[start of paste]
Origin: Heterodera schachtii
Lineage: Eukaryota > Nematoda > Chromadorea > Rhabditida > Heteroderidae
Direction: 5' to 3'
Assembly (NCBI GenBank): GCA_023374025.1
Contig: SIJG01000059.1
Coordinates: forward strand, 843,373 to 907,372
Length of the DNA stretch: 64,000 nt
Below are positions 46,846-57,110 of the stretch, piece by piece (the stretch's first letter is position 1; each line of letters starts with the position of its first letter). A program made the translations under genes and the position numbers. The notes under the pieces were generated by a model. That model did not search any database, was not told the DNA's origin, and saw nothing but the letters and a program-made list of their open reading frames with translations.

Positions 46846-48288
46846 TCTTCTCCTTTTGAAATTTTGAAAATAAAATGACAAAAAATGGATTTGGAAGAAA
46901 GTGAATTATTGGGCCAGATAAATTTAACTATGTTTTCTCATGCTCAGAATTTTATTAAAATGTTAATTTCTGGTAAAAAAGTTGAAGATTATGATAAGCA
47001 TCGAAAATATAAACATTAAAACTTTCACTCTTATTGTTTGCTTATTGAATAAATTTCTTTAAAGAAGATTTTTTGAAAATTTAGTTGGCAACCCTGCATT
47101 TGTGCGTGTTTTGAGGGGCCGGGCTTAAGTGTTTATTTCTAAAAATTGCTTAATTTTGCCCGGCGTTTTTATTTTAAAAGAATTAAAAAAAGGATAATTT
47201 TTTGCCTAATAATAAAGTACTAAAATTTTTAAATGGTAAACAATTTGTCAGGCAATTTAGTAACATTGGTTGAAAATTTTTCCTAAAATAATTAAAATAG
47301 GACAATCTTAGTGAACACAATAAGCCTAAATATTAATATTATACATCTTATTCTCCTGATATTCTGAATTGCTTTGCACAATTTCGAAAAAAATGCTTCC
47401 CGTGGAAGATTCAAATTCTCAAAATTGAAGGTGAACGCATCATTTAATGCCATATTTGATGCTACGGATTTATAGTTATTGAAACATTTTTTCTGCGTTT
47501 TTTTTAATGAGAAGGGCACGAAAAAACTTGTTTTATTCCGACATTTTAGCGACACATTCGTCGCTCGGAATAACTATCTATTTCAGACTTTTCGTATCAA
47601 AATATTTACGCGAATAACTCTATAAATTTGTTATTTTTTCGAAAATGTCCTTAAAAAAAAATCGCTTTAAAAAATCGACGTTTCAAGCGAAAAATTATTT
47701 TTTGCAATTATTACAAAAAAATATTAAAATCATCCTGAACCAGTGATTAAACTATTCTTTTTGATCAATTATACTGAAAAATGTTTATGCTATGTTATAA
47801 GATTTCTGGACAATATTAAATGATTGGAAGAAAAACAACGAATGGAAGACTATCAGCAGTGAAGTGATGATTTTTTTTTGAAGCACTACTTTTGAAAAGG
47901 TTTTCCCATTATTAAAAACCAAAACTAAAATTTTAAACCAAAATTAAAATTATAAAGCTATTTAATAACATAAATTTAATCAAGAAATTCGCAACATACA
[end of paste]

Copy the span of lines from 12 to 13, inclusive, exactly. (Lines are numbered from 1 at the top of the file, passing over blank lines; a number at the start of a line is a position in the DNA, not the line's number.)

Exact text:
47001 TCGAAAATATAAACATTAAAACTTTCACTCTTATTGTTTGCTTATTGAATAAATTTCTTTAAAGAAGATTTTTTGAAAATTTAGTTGGCAACCCTGCATT
47101 TGTGCGTGTTTTGAGGGGCCGGGCTTAAGTGTTTATTTCTAAAAATTGCTTAATTTTGCCCGGCGTTTTTATTTTAAAAGAATTAAAAAAAGGATAATTT